Kerala remains the final frontier for BJP. It has won Lok Sabha elections everywhere, save for Kerala. It won an assembly seat in 2016 but progress has been slow since. But there is no denying that progress has been steady since 2013 when Narendra Modi took charge of the party. The appointment of K Surendran, who turns 50 next month, as the state BJP president will be watched with keen interest in Kerala. While 50 is well into middle age for the ordinary person, different rules of agein apply in politics. Surendran has been an energetic face in many of BJP’s recent struggles, capably fronting the party on news channel debates before going on to lead agitations from the front and gaining a statewide following.
A knack to dig out paper trails and discomfit governments, both UDF and LDF, first brought him to notice. As the face of the Sabarimala agitation, courting arrest and facing dozens of criminal cases, Surendran soon became the darling of the BJP’s youth brigade. Yet progress to the top echelons has been a struggle despite making a mark both on the cerebral and agitational fronts. Widely seen as leading Union minister V Muraleedharan’s faction after the latter shifted base to Delhi, Surendran has struggled to gain acceptance with other powerful interest groups in the party, especially the PK Krishnadas faction raising the hackles.
In a state notorious for caste consciousness, Surendran’s biggest challenge will be to navigate the pitfalls within the Hindu community on this score. The ascent of Ramesh Chennithala in Congress could wean away many Nairs who had shifted sides to BJP in 2014 and left the Congress a much weakened political force. Surendran’s own Ezhava community has so far remained firmly in the CPM camp.
In recent months, Surendran has upped the ante with statements that appeared designed to alienate the sizeable Muslim population in the state. But as party president it will be a tough act to sustain. The BJP’s original hardline Hindutva face Kummanam Rajasekharan quickly moderated his positions after being elevated to the top post. With Muslims and Christians forming 45% of the state and a significant percentage of the Hindu community aligned to left and liberal politics, it was no surprise that Rajasekharan saw the need to broaden his personal appeal.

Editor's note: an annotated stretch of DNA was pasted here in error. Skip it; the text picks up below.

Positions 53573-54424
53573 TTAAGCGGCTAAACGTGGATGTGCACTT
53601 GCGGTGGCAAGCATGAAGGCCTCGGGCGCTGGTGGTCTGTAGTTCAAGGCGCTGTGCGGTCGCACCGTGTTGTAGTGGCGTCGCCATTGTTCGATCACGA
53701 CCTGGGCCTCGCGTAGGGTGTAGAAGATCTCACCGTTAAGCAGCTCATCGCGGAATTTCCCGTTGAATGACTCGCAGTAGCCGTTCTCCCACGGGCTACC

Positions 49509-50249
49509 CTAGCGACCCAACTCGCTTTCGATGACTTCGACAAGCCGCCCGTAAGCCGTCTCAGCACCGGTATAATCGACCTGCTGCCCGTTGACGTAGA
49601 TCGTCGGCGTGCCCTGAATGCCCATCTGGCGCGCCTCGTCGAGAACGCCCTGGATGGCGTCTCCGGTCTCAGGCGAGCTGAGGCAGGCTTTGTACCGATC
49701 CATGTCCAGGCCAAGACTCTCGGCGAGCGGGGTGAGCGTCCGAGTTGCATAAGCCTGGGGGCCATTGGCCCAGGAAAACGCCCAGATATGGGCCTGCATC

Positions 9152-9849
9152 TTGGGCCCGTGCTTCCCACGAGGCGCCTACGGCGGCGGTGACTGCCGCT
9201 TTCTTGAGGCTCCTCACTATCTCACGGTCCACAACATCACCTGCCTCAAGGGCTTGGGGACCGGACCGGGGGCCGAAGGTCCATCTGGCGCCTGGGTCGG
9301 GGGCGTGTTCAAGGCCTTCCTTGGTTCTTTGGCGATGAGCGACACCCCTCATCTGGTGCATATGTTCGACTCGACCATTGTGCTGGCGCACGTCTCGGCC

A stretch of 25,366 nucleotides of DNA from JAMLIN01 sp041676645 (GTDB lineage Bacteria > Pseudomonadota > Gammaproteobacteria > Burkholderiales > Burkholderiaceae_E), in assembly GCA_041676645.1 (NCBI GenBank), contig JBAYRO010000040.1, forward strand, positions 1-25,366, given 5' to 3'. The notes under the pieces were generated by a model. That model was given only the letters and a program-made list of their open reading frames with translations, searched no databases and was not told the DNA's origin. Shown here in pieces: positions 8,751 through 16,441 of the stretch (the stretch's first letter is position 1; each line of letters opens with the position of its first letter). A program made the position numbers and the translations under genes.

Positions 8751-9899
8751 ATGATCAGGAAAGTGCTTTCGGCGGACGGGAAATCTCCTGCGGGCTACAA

Surendran may have won admirers for his doughty street politics and his spirited articulation of BJP ideas on television. But his first challenge will be to unite the entire saffron brigade in Kerala including senior leaders and the RSS firmament behind him. BJP has made a generational change in its top leadership, something both Congress and CPM are struggling to achieve. This first mover advantage will infuse some dynamism in BJP. But will this suffice to make an impact in the assembly elections due next year? Surendran will be the first to admit he has an unenviable task lying ahead of him.
DISCLAIMER : Views expressed above are the author’s own.